Tony also noted that the leftover syrup is “wonderful brushed on meat on the grill or added to potato salad or, or, or… in short, don’t toss it out!”

Vegetarian Pasta Sauce for One

For the last few years, while the rest of our family is devouring the turkey at Thanksgiving or a leg of lamb at Easter, our vegetarian grandson has been treated to a main dish of macaroni and cheese. He likes mac and cheese, but I thought the time had come to make something a little more fancy for his plate at our holiday table.

I first thought about making vegetarian meatballs. There are dozens of recipes on line. However, since we buy the turkey and leg of lamb, I decided that I should not feel bad about buying the meatballs. The problem is finding them at the supermarket. I hated to do it, but I finally asked a clerk if the store had any.

I found out that I had been looking in the wrong frozen food section. Vegetarian meatballs are not shelved with the other vegetables where they belong. Instead, they are craftily concealed next to real meatballs made with honest-to-goodness beef and pork in packages disguised to look like packages of the real thing.

When I got home with the “Meatless Meatballs,” I read the cooking instructions on the package. The preferred method was to simmer the balls in sauce, which was just fine with me. All I had to do was to make a vegetarian sauce and cook some pasta to give Number One Grandson his special entrée for the dinner.

Of course I checked the web for vegetarian pasta sauce recipes and found dozens of them. Most called for adding vegetables. Adventurous cooks used squash, mushrooms, peppers, spinach, arugula, olives, celery, carrots and more esoteric ingredients to add different flavors.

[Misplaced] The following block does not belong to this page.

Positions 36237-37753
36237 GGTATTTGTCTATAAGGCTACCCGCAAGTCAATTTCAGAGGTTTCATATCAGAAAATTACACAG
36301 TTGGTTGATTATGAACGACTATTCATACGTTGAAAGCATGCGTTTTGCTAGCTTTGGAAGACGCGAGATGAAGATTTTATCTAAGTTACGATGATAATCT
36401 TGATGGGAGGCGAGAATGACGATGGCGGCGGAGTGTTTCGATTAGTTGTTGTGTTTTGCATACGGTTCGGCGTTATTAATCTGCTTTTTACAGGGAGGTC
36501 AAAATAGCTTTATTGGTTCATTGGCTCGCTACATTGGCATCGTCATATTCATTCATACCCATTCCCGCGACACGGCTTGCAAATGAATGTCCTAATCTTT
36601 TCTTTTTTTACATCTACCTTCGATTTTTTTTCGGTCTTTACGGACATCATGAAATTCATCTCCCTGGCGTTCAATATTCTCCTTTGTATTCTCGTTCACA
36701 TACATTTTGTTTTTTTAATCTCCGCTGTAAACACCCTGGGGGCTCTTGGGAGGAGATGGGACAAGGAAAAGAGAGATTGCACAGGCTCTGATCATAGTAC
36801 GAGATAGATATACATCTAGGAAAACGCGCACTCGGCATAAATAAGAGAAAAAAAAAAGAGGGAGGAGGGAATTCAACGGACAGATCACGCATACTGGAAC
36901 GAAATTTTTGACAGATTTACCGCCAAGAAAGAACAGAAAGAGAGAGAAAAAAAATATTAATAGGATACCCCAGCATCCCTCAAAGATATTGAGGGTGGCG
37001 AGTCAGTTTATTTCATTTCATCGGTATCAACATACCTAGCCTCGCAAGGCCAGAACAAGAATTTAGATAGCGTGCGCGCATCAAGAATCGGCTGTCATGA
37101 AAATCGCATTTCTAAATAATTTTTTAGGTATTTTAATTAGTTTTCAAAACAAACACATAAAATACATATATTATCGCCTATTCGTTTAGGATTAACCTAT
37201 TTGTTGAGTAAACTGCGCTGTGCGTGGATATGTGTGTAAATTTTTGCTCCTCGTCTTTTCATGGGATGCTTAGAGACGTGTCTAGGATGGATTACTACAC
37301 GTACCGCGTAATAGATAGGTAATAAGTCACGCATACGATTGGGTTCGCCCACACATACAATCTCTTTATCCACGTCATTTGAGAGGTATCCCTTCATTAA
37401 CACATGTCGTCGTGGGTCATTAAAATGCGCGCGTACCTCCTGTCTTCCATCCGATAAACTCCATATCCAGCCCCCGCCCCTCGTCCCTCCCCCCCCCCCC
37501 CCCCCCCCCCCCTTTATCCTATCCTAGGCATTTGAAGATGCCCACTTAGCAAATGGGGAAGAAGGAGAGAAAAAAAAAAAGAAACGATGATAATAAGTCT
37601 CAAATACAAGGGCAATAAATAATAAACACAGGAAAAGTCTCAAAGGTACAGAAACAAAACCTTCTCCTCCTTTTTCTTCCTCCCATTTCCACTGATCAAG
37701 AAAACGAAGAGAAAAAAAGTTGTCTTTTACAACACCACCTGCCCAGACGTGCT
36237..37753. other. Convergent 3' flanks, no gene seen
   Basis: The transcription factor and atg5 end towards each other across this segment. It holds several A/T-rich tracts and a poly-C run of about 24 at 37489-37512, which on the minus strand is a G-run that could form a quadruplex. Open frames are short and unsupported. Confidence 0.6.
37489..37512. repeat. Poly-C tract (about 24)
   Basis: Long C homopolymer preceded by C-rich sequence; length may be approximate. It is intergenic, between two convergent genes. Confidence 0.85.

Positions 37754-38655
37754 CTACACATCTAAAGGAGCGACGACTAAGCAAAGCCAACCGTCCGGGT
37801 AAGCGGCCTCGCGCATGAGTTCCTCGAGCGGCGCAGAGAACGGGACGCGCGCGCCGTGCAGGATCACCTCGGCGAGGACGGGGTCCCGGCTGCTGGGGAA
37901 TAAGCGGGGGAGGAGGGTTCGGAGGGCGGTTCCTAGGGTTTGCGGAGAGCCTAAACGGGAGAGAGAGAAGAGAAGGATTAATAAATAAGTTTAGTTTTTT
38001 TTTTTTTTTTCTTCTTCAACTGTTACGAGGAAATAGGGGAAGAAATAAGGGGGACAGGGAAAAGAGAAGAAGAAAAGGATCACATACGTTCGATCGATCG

Some of them looked quite interesting, but I was looking for something simple that I could make for one hungry teenager. There were simple recipes, but most called for puréeing the tomatoes and other ingredients to make a smooth sauce. I thought that a sauce with texture might be a better choice, so I decided to work up a vegetarian version of our regular spaghetti sauce sized for one or two servings.

Here is what I did.


1 T olive oil
1/4 cup onion
2 cloves garlic
3 or 4 Roma tomatoes
1 8 oz. can tomato sauce
1/4 – 1/3 tsp. fennel
1/4 tsp. oregano
1/4 tsp. basil
1/16 tsp. red chili flakes
1/8 tsp. freshly ground black pepper
1/4 tsp. salt
1/2 tsp. sugar
1/4 – 1/2 cup green bell pepper
Parmesan cheese


Clean and chop a fourth cup of onion into a quarter-inch dice. Remove the paper and stem ends from the garlic cloves and mince them. Coat the bottom of a saucepan with a tablespoon of olive oil and set the pan over low heat. Put the onion and garlic into the pan and stir the vegetables every minute or so.

Wash and remove the stem ends from the tomatoes and chop them into a quarter to half-inch dice. Add the tomatoes to the pan onion once the onion is translucent. Raise the heat slightly and cook the tomatoes for two or three minutes, then add the can of tomato sauce.

Put the fennel, oregano, basil, chili flakes, black pepper and salt into a mortar and grind them to medium. Stir the spices into the sauce along with a half teaspoon of sugar. Simmer the sauce for about ten minutes.

Wash the pepper, remove the stem and white membrane and chop the pepper into a quarter-inch dice. Stir it into the sauce, bring it to a simmer and cook for four to six minutes. Taste and adjust the seasoning.

Serve with meatballs (real or meatless) if you like or as is over ravioli, tortellini or any pasta cooked to al dente. Offer Parmesan cheese at the table.

NOTES: Obviously you can easily double or triple this recipe and also adjust the seasoning to your taste. Don’t succumb to the temptation to omit the chili flakes, as they give the sauce a little zip to contrast with the blandness of the pasta. If you don’t have chili flakes, you can use hot sauce or ground cayenne pepper. You can substitute any kind of sweet pepper if you don’t have a green bell pepper on hand.